Dennis and I have lots of educational reasons we choose to homeschool our kids. We believe in philosophies that support our choice and could go on and on about them – and sometimes do. But we have another very compelling reason to homeschool our children – the ‘lifestyle’.
Without a 7 hour chunk, 5 days a week, cutting deeply into life, we are able to live very differently from the conventional schedule. Without homework guiding our evenings and weekends, we have really desirable freedom. There a a lot of benefits.
Search the internet for ‘kids and sleep’. The fact of the matter is that kids are just not getting enough of it. Research has been published in recent years supporting teenagers’ need for later mornings. Most homeschoolers are getting plenty of sleep. We are glad that Ethan’s school also supports this theory and starts at 9:00 a.m. instead of the traditional 7-something start time for high school students. Morning are more manageable with this option.
One of my favorite perks is the ability to visit places – from museums to water parks and even other cities – when no one else is! When we visited Disney last year, my first goal was to ascertain when the least attended dates were so that we could go then. I call locations ahead of time to find out what days and times they are the quietest. Most venues are very helpful and are able to tell us when their least attended periods of time are. We are used to empty streets, short lines, and our choice of seats in spacious theaters. Currently, Dennis, Gavin and Mikey spend every Monday skiing. The price they got for weeks of skiing was comparable to a day or two during peak times. Their ‘group’ lessons are essentially ‘private’ because they are some of the only kids there. It’s very nice for them.
Dennis also works from home often, and that dovetails nicely with the boys being home so much. Sometimes he can help someone with math or programming. They get many more lunches with their father than would be possible otherwise. My father passed away when I was 9 and some of my most vivid memories of him are meals we shared. Each time they get to linger over a tuna sandwich, I am reminded how important the very small things are.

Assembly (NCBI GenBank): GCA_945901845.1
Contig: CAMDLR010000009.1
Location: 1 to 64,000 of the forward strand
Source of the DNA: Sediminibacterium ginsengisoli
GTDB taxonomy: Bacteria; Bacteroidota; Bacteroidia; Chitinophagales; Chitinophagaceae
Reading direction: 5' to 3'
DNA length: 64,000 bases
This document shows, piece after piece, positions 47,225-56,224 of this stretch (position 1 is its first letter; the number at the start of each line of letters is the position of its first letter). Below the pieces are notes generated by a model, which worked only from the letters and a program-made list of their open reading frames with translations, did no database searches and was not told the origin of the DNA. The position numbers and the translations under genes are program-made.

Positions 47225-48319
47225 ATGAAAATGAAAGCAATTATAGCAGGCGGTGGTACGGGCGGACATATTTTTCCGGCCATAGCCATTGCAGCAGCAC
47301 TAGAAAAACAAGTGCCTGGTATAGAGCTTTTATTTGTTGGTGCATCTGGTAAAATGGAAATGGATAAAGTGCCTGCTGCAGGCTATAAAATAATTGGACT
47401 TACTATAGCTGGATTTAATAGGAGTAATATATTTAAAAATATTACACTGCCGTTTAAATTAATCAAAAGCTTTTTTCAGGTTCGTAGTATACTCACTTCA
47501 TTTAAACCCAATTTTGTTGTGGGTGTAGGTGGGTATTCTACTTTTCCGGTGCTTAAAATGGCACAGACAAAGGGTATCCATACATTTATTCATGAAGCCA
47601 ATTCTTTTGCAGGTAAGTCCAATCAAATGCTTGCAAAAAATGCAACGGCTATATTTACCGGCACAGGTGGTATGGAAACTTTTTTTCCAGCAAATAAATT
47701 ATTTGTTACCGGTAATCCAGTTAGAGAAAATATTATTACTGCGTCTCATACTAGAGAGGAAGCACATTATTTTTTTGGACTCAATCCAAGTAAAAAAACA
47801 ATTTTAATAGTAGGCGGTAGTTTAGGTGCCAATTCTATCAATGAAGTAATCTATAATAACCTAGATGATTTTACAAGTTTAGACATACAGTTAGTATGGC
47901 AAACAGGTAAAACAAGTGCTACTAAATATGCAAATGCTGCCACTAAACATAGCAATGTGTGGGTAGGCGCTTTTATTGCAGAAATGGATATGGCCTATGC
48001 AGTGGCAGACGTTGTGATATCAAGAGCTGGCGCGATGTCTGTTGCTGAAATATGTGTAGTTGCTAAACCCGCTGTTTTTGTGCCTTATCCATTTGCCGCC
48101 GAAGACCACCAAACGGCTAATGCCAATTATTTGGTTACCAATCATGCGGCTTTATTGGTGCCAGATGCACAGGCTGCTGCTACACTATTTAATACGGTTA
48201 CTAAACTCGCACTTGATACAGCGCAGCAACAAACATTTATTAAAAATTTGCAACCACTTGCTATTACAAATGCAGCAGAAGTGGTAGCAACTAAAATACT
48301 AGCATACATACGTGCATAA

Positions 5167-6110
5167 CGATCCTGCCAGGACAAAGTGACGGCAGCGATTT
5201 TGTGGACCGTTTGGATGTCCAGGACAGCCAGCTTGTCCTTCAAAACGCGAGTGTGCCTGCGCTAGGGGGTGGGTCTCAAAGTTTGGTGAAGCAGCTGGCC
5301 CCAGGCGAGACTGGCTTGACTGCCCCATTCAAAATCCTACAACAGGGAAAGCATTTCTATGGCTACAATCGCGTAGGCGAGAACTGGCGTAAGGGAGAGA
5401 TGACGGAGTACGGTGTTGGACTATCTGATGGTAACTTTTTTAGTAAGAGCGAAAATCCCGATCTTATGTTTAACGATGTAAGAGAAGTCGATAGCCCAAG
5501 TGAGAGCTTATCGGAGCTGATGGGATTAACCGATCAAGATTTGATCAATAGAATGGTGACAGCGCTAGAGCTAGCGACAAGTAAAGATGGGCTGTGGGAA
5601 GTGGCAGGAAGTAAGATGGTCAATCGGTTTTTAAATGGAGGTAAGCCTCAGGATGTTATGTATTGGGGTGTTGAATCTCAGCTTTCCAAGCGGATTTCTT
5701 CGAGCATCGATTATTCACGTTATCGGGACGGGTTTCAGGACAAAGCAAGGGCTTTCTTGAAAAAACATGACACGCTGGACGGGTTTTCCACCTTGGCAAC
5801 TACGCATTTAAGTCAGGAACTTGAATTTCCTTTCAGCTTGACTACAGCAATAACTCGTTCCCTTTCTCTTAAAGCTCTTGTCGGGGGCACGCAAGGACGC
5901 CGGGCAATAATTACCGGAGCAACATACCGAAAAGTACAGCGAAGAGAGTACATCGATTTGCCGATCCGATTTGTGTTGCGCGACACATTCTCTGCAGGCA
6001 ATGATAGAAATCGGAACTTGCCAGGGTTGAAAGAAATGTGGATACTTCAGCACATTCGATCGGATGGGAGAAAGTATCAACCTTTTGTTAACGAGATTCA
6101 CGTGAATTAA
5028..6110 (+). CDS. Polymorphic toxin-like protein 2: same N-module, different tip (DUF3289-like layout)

One of the facets I value most is that we have more time and opportunity to teach our children about ‘real’ life. They come to the post office, Motor Vehicles, and supermarkets. They see the oil get changed, the dishwasher repaired, and banking get done. I have time to teach them how to do a load of laundry, fry an egg, sweep the floor and wash a sinkful of pots. They are engaged more often in the running of a household and see more of everyday life than they would if they were separated from the whole process by school.
Speaking of being separated – they aren’t. My boys have had more time to forge deep relationships with each other. If the boys had been in traditional schooling when Sean was born they all would have been gone all day. I can’t imagine Sean home alone all day. We would not have they opportunity to go to events at Ethan’s school as often as we do, which is very important to all of us – especially Ethan. They are each others’ playmates, competitors, company and distractions.
We have the gift of ‘quantity’ time. Flexibility and freedom are the hallmarks of our homeschooling lifestyle. It leaves options open to us that would not be otherwise. I know for our family, it is far less stressful and I am very grateful that we are getting this opportunity to live & learn together.